Bombz, I've been surfing for 33 years and climbing for 28, and of all the people I've known surfing, I don't think I personally know anyone who has had an injury surfing worse than 30 stitches on their head from a scag. As a climber, I have personally shared a rope with 14 people who have gone on to get killed climbing. Although neither myself nor my partners have ever had anything so bad as a hangnail from climbing while we were climbing together. One of my career statistics of which I am most proud. Statistical sample is probably about the same size in each group in terms of raw numbers -- I'd guess about 300-400. Climbing is outrageously more dangerous than surfing, in my opinion and experience.

Great thoughts from the rest of you, too.

Perhaps we should post pics of climbing with the sprogs?
Bruce Kay

Gym climber
BC
Feb 12, 2013 - 09:52am PT
,
I'd hazard that she probably nailed the MPA.


And certainly she got the MVP award in your household at least. He didn't suffer head injury in the chimneys I hope...... in other words he won't aspire to mountain guiding?

By the way I met your wife once down in Argentina . we were both working an Eco challenge race in ?Bariloche. Nice lady i recall

Now that would be a very good family trip - Bariloche, the frey spires and Tronador and Pampa linda, lots of wine and roasting lots of wild cow with the cowboys
Todd Gordon

Trad climber
Joshua Tree, Cal
Feb 12, 2013 - 10:10am PT
Here's my post from before.......thanks, Greg, for starting a new post;....yeah;...as parents, and climbers;....it's something we all grapple with.......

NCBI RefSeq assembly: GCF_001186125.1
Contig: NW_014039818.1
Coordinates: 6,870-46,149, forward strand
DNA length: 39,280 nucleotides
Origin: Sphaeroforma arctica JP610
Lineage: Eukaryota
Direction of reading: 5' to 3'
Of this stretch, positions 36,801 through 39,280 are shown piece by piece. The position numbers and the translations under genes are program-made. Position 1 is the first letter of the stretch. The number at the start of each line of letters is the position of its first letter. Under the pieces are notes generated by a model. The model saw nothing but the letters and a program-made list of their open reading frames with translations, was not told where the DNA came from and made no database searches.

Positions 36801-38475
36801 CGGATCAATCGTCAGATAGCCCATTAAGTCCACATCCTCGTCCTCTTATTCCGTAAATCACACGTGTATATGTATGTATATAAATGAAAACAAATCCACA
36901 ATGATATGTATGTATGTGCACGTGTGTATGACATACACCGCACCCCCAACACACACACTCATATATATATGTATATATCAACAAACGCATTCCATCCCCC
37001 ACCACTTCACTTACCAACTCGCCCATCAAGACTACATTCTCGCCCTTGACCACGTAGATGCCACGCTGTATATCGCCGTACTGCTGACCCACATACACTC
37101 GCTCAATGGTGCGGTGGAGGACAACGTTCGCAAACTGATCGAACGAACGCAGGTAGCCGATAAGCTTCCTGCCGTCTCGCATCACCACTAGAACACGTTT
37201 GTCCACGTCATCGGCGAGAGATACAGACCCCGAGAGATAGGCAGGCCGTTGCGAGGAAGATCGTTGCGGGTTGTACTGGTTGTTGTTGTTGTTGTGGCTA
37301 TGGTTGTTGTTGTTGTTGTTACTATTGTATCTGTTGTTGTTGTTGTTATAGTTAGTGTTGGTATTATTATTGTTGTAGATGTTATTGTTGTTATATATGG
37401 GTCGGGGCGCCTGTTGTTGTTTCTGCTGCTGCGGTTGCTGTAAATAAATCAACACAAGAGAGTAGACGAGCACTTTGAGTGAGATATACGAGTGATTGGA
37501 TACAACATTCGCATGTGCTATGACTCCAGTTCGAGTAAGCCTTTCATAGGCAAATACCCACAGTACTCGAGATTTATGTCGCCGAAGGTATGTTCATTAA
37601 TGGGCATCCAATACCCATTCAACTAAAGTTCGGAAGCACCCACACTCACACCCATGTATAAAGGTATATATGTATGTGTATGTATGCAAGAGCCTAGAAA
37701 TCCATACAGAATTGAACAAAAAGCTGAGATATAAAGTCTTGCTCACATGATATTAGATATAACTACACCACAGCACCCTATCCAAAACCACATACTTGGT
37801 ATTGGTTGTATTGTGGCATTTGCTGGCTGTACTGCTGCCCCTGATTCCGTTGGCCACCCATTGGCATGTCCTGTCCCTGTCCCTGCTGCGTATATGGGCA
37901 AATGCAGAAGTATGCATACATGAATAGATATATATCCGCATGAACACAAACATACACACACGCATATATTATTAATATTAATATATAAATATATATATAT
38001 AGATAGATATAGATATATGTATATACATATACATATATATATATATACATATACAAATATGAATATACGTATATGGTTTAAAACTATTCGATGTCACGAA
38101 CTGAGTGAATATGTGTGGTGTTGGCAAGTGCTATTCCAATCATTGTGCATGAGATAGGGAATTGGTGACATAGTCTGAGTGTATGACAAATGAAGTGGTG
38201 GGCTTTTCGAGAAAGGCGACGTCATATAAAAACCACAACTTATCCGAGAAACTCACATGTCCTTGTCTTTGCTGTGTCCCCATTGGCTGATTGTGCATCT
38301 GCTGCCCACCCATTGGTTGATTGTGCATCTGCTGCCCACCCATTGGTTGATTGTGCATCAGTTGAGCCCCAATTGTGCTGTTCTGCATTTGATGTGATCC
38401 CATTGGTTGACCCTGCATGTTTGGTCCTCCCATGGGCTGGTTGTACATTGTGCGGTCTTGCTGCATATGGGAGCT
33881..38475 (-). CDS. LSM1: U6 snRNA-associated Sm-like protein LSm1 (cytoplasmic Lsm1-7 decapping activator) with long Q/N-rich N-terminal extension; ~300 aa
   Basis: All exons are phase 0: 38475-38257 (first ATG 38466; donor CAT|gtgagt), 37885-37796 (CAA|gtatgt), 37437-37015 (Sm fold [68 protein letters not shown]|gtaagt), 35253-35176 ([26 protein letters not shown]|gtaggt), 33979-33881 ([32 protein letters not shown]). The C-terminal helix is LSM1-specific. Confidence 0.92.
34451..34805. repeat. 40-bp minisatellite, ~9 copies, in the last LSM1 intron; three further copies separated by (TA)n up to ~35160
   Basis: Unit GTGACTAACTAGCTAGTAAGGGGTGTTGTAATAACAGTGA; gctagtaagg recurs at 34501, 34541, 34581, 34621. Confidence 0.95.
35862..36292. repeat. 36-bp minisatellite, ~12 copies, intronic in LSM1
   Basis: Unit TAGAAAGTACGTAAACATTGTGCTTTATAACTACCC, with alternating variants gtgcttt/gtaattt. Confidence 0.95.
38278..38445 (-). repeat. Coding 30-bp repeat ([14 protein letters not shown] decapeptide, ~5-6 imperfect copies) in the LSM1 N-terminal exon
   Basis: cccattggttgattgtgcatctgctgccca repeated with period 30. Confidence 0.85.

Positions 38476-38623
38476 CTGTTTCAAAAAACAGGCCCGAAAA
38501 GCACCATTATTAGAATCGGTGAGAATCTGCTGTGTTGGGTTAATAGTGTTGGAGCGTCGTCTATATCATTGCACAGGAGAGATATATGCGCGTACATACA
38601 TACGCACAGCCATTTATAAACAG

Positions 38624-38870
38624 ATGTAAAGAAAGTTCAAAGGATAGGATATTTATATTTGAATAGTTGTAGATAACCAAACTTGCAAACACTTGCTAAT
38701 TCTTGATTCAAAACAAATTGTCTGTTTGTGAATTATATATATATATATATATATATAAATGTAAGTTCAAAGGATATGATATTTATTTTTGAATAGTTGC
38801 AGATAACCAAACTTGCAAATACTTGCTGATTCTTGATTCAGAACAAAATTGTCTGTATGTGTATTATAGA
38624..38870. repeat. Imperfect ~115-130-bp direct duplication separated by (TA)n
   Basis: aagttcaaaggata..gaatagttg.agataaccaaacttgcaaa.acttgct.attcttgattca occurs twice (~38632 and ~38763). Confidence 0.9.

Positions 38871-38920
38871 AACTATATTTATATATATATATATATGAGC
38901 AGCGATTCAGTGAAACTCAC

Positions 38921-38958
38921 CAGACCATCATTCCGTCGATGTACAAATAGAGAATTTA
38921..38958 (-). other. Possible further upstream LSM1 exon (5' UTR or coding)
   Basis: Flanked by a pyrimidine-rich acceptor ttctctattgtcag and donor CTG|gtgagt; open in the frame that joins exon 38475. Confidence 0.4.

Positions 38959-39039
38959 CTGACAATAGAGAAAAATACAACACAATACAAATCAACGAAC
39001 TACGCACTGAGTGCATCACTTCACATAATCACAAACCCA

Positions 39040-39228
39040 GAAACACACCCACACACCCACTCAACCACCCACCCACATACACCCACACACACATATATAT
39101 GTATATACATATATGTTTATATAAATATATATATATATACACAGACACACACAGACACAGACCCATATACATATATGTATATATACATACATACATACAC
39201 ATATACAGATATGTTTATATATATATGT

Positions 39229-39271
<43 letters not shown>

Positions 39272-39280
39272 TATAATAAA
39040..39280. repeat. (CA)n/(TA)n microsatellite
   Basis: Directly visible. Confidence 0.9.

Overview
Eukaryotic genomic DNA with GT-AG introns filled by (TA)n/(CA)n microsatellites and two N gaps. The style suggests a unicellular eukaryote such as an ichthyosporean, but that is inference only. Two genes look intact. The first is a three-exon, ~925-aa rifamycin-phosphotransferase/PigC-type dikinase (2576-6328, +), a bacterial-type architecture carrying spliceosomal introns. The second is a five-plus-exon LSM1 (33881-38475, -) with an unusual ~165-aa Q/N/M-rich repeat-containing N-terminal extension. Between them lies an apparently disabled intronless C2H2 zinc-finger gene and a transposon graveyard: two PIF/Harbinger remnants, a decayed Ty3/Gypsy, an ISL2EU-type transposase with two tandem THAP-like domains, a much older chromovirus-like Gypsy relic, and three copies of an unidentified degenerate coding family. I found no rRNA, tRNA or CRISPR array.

I'm w/you on this one, Greg. Climbing is my thing, not my kids. They are still sort of little (6,6, and 8), and I take them climbing every few months or so. They go out scrambling and running around in the wilderness all the time, but roped climbing not too often;....usually only when they ask or we are going w/other families who want to take their kids climbing. My kids love computer games, soccer, tennis, basketball, mountain biking, baseball, swimming;...that is their thing. I support those activities more than I support climbing. Climbing is my thing, not theirs. Climbing is a dirty and dangerous sport. I would rather see them surfing and snowboarding too......less likely to get snuffed and they can meet those cute rad surf/snowboard girls;...........(we got to hang out with the dirty camp four girls;....with their bad habits and foul mouths......worked for me, but probably not for them....).....